‘Bohemian Rhapsody’ Movie Allegedly $51 Million in the Red
Bohemian Rhapsody, the 2018 Queen biopic starring Rami Malek as Freddie Mercury, is allegedly more than $50 million in the red, according to a new lawsuit filed by screenwriter Anthony McCarten.
McCarten filed a breach of contract suit against film producer Graham King and his company, GK Films, Deadline reports. McCarten claims he made a deal with King to receive five percent of GK Films’ net proceeds, but at some point, King turned over his deals to Fox (now owned by Disney), and McCarten has yet to see any of the money he is owed.
McCarten and his attorneys are seeking “monetary damages in an amount to be proven at trial,” as well as a full accounting of the movie, which grossed $216 million domestically and $911 million worldwide against a $52 million budget. Despite this, accounting statements from Twentieth Century Fox Film Corporation show that Bohemian Rhapsody is $51 million in the red.
The 50-page suit cites the first of three deals McCarten struck with production company WAGW, Inc in 2015 for an “amount equal to five percent of 100 percent of the ‘Net Proceeds.’” Fox, however, claims McCarten is owed money only via its “Defined Net Proceeds” definition, rather than GK Films’ standard “‘Net Proceeds’ definition, as modified through good faith negotiation.”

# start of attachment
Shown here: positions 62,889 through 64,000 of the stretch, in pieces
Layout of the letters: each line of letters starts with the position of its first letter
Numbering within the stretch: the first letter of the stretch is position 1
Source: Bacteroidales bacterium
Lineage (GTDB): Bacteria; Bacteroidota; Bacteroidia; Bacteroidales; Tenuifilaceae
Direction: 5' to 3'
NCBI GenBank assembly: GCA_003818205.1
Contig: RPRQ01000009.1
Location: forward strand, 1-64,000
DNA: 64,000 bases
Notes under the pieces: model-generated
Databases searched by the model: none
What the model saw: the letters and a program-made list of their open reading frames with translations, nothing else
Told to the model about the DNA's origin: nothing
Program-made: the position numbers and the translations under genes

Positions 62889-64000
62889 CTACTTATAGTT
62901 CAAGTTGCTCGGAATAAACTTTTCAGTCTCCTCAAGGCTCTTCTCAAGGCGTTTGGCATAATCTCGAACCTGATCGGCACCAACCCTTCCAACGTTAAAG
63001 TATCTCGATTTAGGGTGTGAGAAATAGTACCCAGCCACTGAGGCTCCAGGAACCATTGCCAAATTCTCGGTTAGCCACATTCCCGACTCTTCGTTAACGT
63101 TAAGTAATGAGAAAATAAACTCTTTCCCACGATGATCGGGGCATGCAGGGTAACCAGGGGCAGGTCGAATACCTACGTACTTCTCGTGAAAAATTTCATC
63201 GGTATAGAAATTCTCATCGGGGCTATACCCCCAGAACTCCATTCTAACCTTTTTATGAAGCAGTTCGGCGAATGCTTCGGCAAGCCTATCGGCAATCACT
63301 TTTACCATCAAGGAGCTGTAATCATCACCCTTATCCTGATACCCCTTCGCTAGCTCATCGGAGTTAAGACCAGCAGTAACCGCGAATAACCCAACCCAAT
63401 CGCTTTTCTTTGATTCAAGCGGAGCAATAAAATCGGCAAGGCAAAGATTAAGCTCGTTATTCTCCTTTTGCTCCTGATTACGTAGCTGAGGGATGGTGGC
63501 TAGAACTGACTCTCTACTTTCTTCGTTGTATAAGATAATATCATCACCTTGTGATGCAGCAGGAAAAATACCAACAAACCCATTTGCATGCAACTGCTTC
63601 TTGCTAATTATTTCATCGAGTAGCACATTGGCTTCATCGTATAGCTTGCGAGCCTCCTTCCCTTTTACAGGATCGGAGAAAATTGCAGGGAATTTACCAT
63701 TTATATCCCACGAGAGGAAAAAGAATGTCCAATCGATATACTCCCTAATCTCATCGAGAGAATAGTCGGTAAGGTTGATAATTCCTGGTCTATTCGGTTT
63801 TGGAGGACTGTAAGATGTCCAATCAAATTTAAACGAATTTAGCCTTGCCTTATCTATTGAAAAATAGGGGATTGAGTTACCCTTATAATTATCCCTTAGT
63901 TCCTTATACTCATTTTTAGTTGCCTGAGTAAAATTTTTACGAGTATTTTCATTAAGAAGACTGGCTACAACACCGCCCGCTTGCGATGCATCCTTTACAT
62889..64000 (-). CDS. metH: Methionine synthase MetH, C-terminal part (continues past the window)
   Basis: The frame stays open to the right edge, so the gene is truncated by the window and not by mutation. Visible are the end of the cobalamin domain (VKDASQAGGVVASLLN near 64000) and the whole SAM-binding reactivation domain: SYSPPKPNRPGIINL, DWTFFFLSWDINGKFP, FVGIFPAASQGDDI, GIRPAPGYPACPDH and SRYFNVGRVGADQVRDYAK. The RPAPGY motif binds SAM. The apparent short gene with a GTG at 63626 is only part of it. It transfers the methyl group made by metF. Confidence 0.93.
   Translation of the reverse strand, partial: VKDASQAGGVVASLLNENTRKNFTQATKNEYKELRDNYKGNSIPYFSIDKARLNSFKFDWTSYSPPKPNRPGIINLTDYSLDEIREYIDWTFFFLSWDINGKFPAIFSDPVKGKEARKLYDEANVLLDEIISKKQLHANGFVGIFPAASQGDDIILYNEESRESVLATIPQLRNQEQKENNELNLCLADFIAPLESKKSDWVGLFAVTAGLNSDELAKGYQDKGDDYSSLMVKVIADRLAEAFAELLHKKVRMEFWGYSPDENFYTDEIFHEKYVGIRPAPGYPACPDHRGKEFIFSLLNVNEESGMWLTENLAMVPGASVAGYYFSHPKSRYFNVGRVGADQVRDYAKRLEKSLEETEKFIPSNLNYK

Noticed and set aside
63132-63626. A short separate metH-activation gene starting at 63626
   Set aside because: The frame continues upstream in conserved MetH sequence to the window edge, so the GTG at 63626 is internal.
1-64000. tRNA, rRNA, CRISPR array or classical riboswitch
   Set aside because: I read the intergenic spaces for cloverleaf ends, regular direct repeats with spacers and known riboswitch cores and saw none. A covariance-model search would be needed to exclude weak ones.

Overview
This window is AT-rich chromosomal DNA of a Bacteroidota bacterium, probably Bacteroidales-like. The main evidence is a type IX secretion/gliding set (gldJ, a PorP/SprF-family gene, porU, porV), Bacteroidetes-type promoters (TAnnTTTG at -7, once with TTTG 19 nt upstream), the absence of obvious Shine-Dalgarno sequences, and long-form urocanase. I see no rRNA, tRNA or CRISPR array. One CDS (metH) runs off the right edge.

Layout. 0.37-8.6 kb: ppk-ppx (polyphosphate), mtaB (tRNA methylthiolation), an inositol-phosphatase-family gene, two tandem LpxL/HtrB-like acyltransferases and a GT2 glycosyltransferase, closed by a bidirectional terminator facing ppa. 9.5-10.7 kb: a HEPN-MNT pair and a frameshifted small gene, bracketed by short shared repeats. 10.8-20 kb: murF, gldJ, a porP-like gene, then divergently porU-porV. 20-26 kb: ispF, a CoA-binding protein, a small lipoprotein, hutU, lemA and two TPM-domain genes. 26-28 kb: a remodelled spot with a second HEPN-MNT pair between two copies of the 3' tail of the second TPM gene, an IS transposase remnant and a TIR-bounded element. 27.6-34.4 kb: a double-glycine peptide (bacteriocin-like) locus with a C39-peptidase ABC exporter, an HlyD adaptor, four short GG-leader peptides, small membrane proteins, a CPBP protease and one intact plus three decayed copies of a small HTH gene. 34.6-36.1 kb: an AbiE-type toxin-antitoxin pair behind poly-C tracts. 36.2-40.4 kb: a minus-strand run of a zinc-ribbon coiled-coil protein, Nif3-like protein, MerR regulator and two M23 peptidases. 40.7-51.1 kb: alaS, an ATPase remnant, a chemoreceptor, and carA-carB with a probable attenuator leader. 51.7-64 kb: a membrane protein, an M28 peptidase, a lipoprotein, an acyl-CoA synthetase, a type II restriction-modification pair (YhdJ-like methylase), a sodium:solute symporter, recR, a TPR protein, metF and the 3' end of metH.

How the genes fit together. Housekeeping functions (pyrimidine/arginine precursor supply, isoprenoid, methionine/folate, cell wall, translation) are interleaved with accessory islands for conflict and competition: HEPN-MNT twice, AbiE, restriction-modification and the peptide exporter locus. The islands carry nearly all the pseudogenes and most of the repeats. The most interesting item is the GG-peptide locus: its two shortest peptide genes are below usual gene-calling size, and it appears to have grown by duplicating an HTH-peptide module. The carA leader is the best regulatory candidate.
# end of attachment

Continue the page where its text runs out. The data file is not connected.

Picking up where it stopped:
The suit further notes that many major studios have a penchant for “‘defining’ profits in byzantine ways and then applying arbitrary, onerous distribution fees, administrative fees, overhead fees, etc.” in order to prevent writers from seeing the money they’re owed.
In other words, Fox claims that even though Bohemian Rhapsody was an unqualified box office smash, the film made no net profits because of its myriad expenses, so the studio does not owe McCarten any money.
Humorist and writer Art Buchwald fought a similar court battle regarding the 1988 film Coming to America, which starred Eddie Murphy. The movie grossed $288 million worldwide, but Paramount Pictures wrote off the bulk of its box office receipts through production, marketing and distribution costs, and argued that it had no net profits from which to pay Buchwald. Murphy, who by 1988 was sharing in gross receipts, derisively referred to net proceeds as “monkey points” in a deposition.
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